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Re: The power of intuition in Engineering

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Chris, the conventional engineering education that was described is the
deductive method which is only one of three types of scientific methods.
The other two being the creative or inventive and the inductive.  In
structural engineering school we are taught to deduce the correct answer
(design) from accepted theory.  The inductive approach is used by biological
scientists who collect data in order to develop theory as to what is going
on.  The best example I can think of for the creative or inventive type is
Galileo coming up with the concept of acceleration.  He could not deduce
that from any theory that existed at that time and collecting data to induce
the theory was impossible; so he created the concept in his mind and then
ran experiments to confirm it.
The point is this: unless we engineers are willing to accept the possibility
that other approaches to problem solving are possible (and valid) which do
not depend on the mathematical interpretation of existing developed theory,
we will be forever stuck in this narrow box that we have made for ourselves.
The concepts are out there ready to be learned, understood and discussed.
Philosophers such as Alfred North Whitehead, F.S.C. Northop, Thomas Kuhn,
and Michael Polanyi have written volumes on how we learn and how scientific
inquiry is performed.  All that is required is for engineers to pursue some
of these "liberal arts" topics the we liked to look down upon because you
can't write an equation for them and come up with a numerical answer.
Richard Hess
----- Original Message -----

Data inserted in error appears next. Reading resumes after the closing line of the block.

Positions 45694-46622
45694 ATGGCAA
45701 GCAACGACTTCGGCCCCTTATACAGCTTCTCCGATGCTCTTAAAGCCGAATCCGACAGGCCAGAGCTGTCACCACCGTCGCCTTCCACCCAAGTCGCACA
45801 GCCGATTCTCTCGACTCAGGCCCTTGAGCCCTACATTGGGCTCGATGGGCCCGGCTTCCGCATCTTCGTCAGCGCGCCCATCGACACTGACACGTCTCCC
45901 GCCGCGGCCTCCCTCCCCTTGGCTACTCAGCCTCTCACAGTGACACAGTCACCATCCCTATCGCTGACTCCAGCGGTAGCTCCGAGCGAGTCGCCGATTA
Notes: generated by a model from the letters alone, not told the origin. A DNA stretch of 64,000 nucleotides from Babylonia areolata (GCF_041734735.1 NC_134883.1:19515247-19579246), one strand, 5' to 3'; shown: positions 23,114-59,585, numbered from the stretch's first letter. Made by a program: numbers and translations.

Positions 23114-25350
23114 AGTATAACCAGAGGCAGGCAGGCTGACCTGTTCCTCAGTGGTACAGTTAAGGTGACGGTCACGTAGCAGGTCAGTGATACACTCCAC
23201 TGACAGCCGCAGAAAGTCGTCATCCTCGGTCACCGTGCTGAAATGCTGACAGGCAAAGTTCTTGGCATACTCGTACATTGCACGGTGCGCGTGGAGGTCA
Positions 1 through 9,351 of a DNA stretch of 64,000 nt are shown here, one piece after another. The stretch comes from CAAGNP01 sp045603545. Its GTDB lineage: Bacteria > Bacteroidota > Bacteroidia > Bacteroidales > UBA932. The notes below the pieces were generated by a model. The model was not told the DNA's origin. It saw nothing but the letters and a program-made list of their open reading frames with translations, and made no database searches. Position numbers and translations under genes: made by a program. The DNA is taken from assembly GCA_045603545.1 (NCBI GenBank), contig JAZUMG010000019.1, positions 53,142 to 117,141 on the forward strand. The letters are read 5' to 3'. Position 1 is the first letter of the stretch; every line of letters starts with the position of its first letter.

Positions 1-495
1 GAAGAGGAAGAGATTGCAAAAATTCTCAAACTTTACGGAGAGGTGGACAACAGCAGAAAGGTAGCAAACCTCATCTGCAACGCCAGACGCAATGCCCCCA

From: "Christopher Wright" <chrisw(--nospam--at)skypoint.com>
To: <seaint(--nospam--at)seaint.org>
Sent: Wednesday, March 08, 2006 9:07 AM
Subject: Re: The power of intuition in Engineering



On Mar 8, 2006, at 2:32 AM, Ddumba Nathan wrote:

> "Conventional engineering programs only educate half the engineer ¡ª
> the left hemispheric part associated with technical knowledge and
> mathematical skill," explains Bruce Field, associate professor of
> mechanical engineering at Monash University.
If my own experience is any guide, this is absolutely true. I don't
know any engineers for whom this is not true. I'm almost certain it's
true of physicians and lawyers. Engineering is at least half art and
half of the rest social skills of one sort or another--persuasion,
diplomacy, what some would call politics, communication and
organizational skills. School is mostly learning how to work set-piece
problems at the end of the chapter and how to take tests. No hint at
all about how to deal with ambiguity, marshall recources or organize an
approach to a problem they've never seen before. In some ways it's just
as well. Most college age kids couldn't handle it.
Christopher Wright P.E. |"They couldn't hit an elephant at
chrisw(--nospam--at)skypoint.com   | this distance" (last words of Gen.
.......................................| John Sedgwick, Spotsylvania
1864)
http://www.skypoint.com/~chrisw/


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